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This is an exercise from Introduction to Languages and the Theory of Computation, by John Martin.

Suppose $L$ is a language over $\Sigma$, and $x_1, x_2, ... , x_n$ are strings that are pairwise $L$-distinguishable. How many distinct strings are necessary in order to distinguish between the $x_i$'s? In other words, what is the smallest number $k$ such that for some set $\{z_1, z_2, ...,z_k\}$, any two distinct $x_i$'s are distinguished, relative to $L$, by some $z_l$? Prove your answer.

The book gives a hint, which reads as follows:

Here is a way of thinking about the question that may make it easier. Think of the $x_i$’s as points on a piece of paper, and think of the $z_l$’s as cans of paint, each $z_l$ representing a different primary color. Saying that $z_l$ distinguishes $x_i$ and $x_j$ means that one of those two points is colored with that primary color and the other isn’t. We allow a single point to have more than one primary color applied to it, and we assume that two distinct combinations of primary colors produce different resulting colors. Then the question is, how many different primary colors are needed in order to color the points so that no two points end up the same color?

Here is my response to the coloring question

Solution: Coloring $n$ points so that no two points end up the same color requires $\lceil \log_2 n \rceil$ primary colors.

First enumerate the points using binary representations, and let each digit correspond to a primary color. Then we identify the combination of colors for a given point as all primary colors whose corresponding digit is 1. Each of the points has a unique representation, so each combination of primary colors will be unique.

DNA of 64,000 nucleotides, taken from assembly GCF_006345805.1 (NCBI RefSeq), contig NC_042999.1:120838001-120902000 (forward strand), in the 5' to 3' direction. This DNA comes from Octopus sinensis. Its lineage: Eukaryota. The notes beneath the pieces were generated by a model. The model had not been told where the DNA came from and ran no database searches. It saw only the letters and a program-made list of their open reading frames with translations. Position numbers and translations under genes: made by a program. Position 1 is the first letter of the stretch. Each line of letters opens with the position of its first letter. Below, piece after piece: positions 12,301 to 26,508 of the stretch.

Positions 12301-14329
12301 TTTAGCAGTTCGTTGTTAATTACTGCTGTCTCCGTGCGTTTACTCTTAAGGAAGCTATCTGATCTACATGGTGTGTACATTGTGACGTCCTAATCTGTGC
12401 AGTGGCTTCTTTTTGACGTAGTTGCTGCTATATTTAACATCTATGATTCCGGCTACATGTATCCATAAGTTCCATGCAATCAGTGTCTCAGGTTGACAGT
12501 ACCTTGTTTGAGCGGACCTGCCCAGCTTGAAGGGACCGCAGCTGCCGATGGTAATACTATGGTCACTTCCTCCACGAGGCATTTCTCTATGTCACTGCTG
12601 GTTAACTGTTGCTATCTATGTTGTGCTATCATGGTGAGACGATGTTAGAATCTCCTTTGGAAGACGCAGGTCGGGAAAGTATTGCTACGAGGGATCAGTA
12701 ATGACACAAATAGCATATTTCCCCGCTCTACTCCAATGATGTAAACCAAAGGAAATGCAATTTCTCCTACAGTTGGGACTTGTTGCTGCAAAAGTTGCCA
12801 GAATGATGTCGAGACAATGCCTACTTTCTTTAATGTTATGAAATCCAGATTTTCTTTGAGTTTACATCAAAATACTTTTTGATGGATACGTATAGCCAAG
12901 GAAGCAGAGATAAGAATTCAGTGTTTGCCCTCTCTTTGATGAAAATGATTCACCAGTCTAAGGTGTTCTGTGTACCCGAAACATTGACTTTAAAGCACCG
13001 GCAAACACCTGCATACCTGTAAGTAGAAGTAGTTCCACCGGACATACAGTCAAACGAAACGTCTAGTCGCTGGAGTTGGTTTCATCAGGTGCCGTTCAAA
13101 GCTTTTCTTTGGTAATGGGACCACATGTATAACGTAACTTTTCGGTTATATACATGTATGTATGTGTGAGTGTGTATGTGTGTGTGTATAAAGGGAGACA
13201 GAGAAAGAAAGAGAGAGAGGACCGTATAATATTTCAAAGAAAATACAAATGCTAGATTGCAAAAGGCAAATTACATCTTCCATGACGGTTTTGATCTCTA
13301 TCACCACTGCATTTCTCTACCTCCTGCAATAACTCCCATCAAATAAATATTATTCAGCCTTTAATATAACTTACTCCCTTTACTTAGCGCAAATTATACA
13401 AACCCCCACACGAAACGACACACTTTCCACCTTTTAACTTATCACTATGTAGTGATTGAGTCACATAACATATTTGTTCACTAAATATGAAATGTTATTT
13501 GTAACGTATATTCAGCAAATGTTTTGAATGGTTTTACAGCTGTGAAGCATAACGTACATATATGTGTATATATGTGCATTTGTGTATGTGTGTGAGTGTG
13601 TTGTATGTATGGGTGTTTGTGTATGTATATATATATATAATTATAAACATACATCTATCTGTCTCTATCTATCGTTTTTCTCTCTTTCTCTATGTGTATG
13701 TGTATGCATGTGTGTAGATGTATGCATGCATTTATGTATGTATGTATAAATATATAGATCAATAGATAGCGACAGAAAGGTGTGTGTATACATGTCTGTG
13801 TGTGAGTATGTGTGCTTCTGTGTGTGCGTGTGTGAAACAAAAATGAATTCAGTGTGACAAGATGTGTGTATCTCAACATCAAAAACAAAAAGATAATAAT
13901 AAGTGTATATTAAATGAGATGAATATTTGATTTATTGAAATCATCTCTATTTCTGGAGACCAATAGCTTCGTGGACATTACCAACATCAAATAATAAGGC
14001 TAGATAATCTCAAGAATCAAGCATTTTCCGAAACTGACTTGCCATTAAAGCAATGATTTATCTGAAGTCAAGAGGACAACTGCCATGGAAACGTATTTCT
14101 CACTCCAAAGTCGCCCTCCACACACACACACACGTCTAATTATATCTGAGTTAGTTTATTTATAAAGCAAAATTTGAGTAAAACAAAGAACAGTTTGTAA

My specific question is: can you prove that $\lceil \log_2 n \rceil$ is sufficient? That no lower value of $k$ will work is easy: then the power set of the $z_l$'s will have magnitude less than $n$, so by the Pigeonhole Principle, there will be two strings that will not be distinguished any of the $z_l$'s. So $k \ge \log_2 n$. An easy upper bound is $\binom{n}{2}$. Since the strings are pairwise $L$-distinguishable, we can pick a string for subset of the $x_i$'s of size two.

But is $\lceil \log_2 n \rceil$ really all you need? I am looking for either a formal proof that this is the case, or an example of a language $L$ and $n$ pairwise $L$-distinguishable strings for which there do not exist $\lceil \log_2 n \rceil$ strings distinguishing the $x_i$.

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Your solution is phrased in terms of the analogy given, not the original question. Each color in the analogy corresponds to a string $z_l$ in the original. Likewise, each point in the analogy corresponds to string $x_i$.

I think your logic is sound, you just need to do a sort of find/replace on your solution.

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  • $\begingroup$ I know. What I am wondering about is how to prove that the two problems as phrased are indeed equivalent. If I can better understand that, then translating my solution will be no problem. $\endgroup$
    – A.E
    Oct 30, 2013 at 17:53

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